JOHANNESBURG, June 6 – Gauteng MEC for Roads and Transport, Ismail Vadi, on Tuesday pleaded for peace between two rival taxi associations in Soweto, saying that violence would not resolve their differences.
This comes after police arrested three suspects for being in possession of illegal firearms after a shootout broke out on Tuesday morning in Dube, allegedly between the Nancefield-Dube West Taxi Association (Nanduwe) and the Witwatersrand African Taxi Association (Wata).
The ongoing taxi conflict between Nanduwe and Wata has been simmering for several months, at times resulting in the loss of lives and interruption of commuter services.
Nanduwe taxi operators have been accusing Wata of defying a court judgement ordering them to withdraw their taxis from the Dube route and also prohibiting them from picking up passengers in the area. They have also been fighting over early morning pick-up points in Mofolo, Orlando West and Central Western Jabavu.
In the Gauteng Provincial Legislature on Tuesday, Vadi said the ongoing taxi violence was a matter of public importance.
He said the dispute was formally heard by the Provincial Regulatory Entity (PRE) which ruled that Wata had irregularly encroached on the routes registered in the name of Nanduwe.
“The Department of Roads and Transport appeals to the members of both taxi associations to abide by the ruling. If any party is unhappy or aggrieved with the ruling, it must follow due process allowed for in law and lodge an appeal with the National Regulatory Entity,” Vadi said.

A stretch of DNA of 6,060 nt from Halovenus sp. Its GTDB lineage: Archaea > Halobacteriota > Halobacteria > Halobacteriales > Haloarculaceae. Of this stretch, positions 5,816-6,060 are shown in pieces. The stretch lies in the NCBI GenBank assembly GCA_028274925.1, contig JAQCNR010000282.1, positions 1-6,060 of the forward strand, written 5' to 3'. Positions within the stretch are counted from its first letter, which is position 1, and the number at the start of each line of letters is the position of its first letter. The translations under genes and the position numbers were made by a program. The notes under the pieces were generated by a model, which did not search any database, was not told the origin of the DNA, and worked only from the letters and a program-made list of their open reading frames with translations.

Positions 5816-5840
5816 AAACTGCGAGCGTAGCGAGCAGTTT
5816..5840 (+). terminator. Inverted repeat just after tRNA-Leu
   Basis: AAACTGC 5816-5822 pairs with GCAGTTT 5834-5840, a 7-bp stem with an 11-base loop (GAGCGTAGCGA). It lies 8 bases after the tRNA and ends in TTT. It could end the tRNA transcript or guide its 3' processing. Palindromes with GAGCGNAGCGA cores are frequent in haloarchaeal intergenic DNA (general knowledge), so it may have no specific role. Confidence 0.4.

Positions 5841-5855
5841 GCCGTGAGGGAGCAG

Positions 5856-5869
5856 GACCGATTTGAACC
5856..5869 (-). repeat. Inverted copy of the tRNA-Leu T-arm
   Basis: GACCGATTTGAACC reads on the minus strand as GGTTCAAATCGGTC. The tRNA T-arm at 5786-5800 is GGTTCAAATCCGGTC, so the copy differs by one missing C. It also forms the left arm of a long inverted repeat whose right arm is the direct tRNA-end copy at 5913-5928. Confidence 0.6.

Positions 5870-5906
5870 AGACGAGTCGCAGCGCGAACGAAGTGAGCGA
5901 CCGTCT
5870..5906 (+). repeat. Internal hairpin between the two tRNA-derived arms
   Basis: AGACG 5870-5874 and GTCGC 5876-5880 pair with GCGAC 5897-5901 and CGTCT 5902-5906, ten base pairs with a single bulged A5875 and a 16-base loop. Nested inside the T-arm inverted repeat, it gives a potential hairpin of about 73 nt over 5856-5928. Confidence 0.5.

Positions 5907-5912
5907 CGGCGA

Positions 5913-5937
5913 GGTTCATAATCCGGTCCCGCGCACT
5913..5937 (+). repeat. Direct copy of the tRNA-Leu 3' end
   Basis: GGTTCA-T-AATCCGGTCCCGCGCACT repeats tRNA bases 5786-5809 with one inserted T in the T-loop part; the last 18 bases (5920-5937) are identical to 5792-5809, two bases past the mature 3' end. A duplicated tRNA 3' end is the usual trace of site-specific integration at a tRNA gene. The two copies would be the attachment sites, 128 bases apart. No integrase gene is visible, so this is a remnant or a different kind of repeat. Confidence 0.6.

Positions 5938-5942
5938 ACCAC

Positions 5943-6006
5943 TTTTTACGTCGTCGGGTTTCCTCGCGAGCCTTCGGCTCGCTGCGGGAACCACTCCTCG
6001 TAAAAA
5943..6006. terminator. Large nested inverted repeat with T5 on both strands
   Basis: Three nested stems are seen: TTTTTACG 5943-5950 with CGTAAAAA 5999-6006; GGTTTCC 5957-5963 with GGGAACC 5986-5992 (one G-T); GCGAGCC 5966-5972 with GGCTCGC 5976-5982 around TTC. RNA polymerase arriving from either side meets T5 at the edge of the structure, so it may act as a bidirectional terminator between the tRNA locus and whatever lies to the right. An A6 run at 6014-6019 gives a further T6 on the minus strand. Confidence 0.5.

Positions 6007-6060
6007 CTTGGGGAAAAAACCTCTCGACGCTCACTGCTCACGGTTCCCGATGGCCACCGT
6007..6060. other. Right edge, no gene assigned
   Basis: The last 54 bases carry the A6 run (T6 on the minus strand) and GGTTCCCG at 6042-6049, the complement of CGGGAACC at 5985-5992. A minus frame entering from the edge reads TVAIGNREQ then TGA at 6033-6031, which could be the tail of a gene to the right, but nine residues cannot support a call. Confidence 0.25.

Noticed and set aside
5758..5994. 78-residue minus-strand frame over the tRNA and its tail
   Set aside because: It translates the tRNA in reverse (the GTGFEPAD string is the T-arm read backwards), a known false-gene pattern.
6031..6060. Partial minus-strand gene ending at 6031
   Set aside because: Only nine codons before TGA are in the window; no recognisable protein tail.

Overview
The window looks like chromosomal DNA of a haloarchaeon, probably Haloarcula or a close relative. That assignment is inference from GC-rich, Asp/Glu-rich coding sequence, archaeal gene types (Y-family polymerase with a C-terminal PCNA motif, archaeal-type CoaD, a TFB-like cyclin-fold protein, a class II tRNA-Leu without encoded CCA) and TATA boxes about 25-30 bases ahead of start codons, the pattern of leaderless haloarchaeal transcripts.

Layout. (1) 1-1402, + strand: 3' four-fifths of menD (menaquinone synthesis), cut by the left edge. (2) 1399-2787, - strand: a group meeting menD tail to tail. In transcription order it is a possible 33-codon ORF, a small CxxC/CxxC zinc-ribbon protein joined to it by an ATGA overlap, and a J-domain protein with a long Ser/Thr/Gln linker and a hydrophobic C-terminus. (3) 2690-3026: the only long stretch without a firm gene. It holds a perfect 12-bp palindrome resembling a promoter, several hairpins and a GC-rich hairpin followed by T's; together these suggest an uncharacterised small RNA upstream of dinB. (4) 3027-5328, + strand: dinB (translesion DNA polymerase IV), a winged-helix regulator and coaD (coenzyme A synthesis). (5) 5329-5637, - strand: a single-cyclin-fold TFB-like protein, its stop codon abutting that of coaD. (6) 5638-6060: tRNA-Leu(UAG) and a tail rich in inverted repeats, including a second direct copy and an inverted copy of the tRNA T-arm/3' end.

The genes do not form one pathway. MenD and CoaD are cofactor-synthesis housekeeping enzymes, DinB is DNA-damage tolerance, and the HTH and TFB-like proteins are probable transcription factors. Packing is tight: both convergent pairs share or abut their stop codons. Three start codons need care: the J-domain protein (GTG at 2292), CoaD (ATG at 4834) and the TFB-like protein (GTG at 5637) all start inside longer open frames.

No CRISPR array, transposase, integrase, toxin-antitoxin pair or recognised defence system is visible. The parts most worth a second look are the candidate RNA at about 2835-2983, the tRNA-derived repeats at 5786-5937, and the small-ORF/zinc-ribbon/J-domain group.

“Acts of violence and intimidation, blockading of roads and disruption of normal taxi services will never resolve the matter and will not result in a different ruling by the provincial regulatory entity.”
Vadi complimented the law enforcement agencies for the swift arrests of the suspects and for the close monitoring of the activities of selected taxi operators intending to disrupt transport services in communities.
“We call on the provincial and municipal law enforcement agencies to act decisively against acts of lawlessness, violence and intimidation by selected taxi operators in Soweto and to ensure that there is safe passage for commuters travelling on public transport routes,” Vadi said.
In December last year, the South Gauteng High Court ruled in favour of Nanduwe following Wata’s application to have its rivals removed from the operation.
Another ruling in March this year came after Nanduwe applied for an interdict, accusing Wata of ignoring the previous order.
In that application, the court ruled that Wata should stop intimidating, assaulting, threatening and blocking Nanduwe from operating, but said that the order was not to determine the rightful operator of the route.
– African News Agency (ANA)